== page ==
Menopause Weight Kept Down With Diet, Exercise
women can avoid the weight gain that often accompanies menopause through
increased physical activity and a low-fat, reduced-calorie diet, according
to a University of Pittsburgh study.
Researchers say this is the first study to demonstrate prevention of
weight gain in healthy, but at-risk, women. Researchers from the
university's Graduate School of Public Health presented the results at the
72nd Scientific Sessions of the American Heart Association in Atlanta.
These findings are from the Women's Healthy Lifestyle Project, a
five-year, randomized clinical trial testing the efficacy of a behavioral
lifestyle intervention program in preventing increases in low-density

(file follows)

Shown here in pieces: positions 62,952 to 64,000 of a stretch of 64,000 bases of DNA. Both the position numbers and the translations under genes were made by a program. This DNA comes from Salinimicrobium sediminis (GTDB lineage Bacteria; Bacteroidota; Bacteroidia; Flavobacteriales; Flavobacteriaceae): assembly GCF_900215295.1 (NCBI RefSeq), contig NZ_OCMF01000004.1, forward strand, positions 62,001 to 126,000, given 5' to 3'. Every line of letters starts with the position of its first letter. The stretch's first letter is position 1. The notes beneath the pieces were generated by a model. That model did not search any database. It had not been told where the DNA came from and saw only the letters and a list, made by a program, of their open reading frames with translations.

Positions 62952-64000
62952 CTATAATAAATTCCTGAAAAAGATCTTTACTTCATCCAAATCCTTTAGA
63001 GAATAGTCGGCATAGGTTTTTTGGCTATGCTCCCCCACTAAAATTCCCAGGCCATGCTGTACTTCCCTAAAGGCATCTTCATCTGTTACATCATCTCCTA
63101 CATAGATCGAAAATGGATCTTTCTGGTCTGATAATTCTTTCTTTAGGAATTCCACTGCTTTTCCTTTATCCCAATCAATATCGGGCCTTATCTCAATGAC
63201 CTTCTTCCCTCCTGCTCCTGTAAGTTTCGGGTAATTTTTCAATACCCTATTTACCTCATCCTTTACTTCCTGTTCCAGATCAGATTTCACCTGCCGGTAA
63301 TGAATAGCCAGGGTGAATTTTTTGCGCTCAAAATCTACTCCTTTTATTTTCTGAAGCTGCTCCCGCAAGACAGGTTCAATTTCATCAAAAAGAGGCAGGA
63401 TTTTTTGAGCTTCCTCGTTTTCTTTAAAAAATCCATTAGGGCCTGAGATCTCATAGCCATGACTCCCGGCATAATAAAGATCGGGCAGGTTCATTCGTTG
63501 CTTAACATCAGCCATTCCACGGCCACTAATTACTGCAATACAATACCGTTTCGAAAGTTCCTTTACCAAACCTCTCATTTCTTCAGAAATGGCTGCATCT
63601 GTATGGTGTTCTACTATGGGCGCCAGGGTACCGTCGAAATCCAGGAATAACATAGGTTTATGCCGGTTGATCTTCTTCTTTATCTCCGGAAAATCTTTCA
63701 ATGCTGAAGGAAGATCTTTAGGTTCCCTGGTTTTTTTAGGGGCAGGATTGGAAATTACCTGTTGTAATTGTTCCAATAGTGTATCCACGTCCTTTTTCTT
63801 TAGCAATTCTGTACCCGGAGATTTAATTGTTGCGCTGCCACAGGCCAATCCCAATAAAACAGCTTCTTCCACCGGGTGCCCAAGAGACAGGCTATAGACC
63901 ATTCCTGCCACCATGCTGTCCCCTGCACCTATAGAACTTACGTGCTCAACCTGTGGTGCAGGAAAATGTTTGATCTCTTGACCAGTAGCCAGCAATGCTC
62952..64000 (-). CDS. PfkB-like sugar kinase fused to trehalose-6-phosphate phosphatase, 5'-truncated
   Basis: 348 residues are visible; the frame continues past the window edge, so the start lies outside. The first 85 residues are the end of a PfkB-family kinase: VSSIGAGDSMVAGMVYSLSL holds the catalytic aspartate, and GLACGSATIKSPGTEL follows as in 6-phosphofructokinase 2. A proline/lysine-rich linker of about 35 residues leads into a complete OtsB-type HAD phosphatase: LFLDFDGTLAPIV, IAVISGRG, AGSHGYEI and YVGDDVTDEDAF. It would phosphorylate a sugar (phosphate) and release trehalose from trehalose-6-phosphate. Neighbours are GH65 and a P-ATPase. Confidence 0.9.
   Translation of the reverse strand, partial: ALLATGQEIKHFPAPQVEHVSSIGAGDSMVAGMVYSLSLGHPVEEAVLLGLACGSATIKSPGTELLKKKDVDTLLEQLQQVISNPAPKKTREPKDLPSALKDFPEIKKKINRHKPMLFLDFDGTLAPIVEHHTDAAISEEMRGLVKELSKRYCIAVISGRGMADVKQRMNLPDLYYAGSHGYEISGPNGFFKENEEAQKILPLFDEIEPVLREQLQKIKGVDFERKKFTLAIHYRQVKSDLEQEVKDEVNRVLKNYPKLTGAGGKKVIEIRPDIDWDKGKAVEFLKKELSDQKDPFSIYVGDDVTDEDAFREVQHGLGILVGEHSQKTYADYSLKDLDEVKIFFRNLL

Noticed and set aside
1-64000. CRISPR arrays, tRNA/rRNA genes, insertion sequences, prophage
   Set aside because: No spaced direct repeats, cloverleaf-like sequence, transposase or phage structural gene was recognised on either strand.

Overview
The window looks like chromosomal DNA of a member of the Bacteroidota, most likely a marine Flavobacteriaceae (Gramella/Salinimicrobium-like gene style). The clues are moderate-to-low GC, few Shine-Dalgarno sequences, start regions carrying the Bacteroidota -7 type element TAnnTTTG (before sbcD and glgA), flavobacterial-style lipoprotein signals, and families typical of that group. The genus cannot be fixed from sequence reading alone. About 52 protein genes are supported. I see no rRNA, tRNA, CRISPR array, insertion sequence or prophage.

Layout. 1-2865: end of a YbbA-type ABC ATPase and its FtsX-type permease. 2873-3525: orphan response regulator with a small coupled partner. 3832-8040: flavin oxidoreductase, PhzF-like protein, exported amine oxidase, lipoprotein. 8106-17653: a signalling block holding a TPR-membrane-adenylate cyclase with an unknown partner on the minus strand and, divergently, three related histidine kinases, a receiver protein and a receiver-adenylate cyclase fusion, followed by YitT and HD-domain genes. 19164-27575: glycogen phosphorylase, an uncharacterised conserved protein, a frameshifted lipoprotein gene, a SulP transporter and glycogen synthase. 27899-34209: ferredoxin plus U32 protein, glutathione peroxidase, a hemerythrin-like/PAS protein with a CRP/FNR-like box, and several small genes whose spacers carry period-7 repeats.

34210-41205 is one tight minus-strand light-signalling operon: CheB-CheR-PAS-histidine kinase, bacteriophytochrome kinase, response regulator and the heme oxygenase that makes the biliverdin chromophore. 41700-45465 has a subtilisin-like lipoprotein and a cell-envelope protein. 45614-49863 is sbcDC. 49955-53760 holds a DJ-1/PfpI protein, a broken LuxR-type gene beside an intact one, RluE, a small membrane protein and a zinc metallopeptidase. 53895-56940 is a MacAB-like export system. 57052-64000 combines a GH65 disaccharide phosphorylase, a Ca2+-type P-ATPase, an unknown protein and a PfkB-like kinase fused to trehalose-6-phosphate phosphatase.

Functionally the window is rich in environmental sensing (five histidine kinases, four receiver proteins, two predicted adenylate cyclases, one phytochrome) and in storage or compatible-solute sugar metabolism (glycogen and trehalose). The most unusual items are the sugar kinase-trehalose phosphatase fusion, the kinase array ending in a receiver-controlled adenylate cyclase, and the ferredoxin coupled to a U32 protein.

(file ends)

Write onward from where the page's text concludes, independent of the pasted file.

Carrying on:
lipoprotein (LDL) cholesterol (the so-called "bad" cholesterol) and weight
gain during the peri- to post- menopausal period.
"We know that adults tend to gain an average of a pound a year, most
likely due to the effects of aging and decreased physical activity," said
Laurey Simkin-Silverman, assistant professor of epidemiology and
co-investigator of the study.
"This weight gain, particularly with increases in waist circumference,
has major implications for cardiovascular health. But through increased
leisure- time, physical activity and a low-fat, reduced-calorie dietary
pattern, women in this study had dramatic success in avoiding this
middle-age weight gain."